Although Israel claimed to have destroyed 32 tunnels during the fighting, Tuesday's report found numerous flaws in the operation. Among its findings: Only half of the tunnels were completely destroyed.

'Not properly prepared'

Yair Lapid, leader of the opposition Yesh Atid party and a member of the Security Cabinet during the war, said the report showed that the country, under Netanyahu's leadership, "was not properly prepared" for the war.

"The report proves beyond any doubt that the prime minister knew about the strategic threat of the tunnels, didn't order the IDF to prepare an operational plan, didn't inform the Security Cabinet and didn't tell the public the truth," Lapid said.

But Education Minister Naftali Bennett, another member of the Security Cabinet, directed most of his criticism at Yaalon and the military chief at the time, Benny Gantz, saying the military was ill-prepared and took too long to take action against the tunnels.

"I don't think Bibi should quit because of this," Bennett said, using Netanyahu's nickname. "I think lessons should be learned and they are I have to say."

Bennett was among the few decision makers to be portrayed favourably by the report. Bennett said he learned of the tunnel threat independently and brought up the issue at a June 30 Cabinet meeting, before the war had broken out. He said it took the army some 10 days to return with a plan to counter them.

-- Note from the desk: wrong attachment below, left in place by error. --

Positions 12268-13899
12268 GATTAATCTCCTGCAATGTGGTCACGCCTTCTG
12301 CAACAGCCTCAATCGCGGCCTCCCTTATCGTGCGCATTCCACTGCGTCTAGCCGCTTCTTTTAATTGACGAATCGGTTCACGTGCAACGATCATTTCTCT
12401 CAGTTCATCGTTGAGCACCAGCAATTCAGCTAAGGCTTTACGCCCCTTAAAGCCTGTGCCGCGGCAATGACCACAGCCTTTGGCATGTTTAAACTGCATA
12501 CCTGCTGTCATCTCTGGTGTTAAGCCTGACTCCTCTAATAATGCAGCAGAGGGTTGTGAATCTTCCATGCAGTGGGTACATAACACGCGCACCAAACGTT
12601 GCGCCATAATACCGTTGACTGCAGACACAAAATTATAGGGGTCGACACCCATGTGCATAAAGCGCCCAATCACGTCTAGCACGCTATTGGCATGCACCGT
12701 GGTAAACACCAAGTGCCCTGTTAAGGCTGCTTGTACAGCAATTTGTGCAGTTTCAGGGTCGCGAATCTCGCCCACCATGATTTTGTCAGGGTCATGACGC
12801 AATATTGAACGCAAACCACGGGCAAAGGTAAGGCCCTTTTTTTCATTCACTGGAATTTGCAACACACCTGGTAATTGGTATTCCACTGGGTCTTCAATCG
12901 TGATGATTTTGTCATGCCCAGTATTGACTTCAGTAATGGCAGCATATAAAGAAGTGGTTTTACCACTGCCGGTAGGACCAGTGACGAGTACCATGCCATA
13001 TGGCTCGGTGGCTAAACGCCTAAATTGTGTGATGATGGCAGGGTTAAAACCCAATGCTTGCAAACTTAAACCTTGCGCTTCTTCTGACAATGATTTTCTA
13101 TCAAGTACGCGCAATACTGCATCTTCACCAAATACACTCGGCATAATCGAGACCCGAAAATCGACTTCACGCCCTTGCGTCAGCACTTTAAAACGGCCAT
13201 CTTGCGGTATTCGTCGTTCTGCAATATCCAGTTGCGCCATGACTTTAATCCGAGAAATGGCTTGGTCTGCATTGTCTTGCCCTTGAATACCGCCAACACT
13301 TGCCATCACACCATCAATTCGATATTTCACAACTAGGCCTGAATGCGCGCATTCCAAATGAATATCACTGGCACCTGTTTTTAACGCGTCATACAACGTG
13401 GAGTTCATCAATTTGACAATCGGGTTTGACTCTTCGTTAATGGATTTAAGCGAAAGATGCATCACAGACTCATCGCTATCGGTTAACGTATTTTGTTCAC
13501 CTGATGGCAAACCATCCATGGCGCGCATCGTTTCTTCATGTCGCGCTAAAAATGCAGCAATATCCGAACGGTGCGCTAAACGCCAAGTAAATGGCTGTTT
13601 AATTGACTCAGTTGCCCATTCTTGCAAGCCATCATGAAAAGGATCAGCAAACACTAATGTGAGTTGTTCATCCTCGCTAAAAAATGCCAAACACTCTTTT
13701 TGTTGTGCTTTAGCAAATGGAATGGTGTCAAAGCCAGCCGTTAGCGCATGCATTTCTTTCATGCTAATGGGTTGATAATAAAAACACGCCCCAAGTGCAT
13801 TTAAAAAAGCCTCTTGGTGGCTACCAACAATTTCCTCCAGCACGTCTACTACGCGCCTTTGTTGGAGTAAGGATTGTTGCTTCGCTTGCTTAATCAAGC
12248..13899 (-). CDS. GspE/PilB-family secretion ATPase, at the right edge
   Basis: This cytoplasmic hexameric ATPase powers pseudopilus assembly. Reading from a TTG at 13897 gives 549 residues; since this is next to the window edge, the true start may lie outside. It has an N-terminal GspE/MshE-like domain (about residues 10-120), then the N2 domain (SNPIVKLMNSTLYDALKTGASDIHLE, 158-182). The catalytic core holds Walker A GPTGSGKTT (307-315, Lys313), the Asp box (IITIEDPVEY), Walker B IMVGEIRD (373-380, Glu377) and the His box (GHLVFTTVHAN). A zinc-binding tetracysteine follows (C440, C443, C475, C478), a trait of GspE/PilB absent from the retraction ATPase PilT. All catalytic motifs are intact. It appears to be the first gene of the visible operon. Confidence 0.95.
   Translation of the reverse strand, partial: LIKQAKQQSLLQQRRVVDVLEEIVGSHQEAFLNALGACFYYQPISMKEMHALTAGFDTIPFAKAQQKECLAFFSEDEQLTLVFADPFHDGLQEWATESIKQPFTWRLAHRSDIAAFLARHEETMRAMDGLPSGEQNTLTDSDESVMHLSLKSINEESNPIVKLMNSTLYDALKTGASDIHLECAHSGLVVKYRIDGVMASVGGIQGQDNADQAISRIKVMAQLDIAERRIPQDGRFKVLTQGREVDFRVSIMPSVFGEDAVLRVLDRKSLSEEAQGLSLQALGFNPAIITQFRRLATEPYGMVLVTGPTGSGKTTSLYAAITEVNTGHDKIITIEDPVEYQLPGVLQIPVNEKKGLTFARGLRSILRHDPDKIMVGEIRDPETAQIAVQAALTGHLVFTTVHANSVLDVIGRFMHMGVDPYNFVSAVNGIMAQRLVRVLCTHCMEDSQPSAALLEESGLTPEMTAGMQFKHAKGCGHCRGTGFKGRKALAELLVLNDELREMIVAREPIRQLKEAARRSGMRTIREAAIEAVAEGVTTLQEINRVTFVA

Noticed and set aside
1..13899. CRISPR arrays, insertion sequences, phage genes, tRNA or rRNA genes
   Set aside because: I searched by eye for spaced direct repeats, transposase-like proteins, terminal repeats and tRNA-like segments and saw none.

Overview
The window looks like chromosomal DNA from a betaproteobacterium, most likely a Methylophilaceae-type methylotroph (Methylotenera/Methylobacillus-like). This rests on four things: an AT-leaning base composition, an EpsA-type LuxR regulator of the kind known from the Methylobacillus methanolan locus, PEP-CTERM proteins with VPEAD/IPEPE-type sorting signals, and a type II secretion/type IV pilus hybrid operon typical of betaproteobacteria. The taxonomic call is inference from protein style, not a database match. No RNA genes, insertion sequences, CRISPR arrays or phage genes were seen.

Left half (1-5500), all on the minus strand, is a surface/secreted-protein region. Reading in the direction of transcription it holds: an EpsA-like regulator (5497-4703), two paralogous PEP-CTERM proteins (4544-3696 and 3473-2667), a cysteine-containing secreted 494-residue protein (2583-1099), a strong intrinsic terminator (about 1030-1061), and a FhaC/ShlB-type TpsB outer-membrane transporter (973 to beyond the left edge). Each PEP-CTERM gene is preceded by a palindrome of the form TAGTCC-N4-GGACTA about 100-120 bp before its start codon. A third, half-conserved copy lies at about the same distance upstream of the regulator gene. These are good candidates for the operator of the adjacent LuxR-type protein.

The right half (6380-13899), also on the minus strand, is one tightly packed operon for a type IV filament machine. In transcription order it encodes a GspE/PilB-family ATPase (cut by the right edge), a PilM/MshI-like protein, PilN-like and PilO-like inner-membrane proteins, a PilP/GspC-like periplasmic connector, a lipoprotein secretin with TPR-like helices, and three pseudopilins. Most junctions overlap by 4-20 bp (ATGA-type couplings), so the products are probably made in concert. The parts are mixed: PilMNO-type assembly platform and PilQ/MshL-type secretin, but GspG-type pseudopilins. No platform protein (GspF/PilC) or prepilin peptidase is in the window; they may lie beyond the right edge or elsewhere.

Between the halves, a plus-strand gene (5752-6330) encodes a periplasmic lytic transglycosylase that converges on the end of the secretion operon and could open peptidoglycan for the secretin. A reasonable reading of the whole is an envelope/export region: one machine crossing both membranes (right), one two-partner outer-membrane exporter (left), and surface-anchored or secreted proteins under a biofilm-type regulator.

He accused the military of being "very reluctant" to go into Gaza, and when it did, it made the mistake of destroying tunnel entrances before ground troops arrived. That turned the troops into "sitting ducks," he said, as they dug through rubble to destroy the tunnels. He estimated that roughly 30 soldiers were killed during the anti-tunnel operation.

"I view this in a sense as a march of folly," Bennett told reporters.

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A Palestinian man stands next to the remains of a house, which witnesses said was destroyed in an Israeli air strike, in Rafah in the southern Gaza Strip in August 2014. (Ibraheem Abu Mustafa/Reuters)

Massive underground wall

Since the war, Israel has discovered several other tunnels and destroyed them. The military claims it has improved its technology to detect tunnel activity, and the Defence Ministry has begun construction of a massive underground wall meant to block the tunnels as well.

The Israeli military said it is studying the report and "implementing lessons learned."

In Gaza, Hamas spokesman Fawzi Barhoum accused Israel of committing "war crimes" in the fighting.

"This government is a government of terrorism using all kinds of killing against Palestinian civilians," he said. "All those who committed crimes against the Palestinian people and against the civilians in the Gaza Strip must be prosecuted at the International Criminal Court."

The ICC has opened a preliminary investigation into Israel's actions during the war.

Tuesday's report could help Israel fend off the investigation. Before opening a full-fledged war crimes investigation, one of the ICC's criteria is whether a country is capable of investigating itself and prosecuting its own citizens.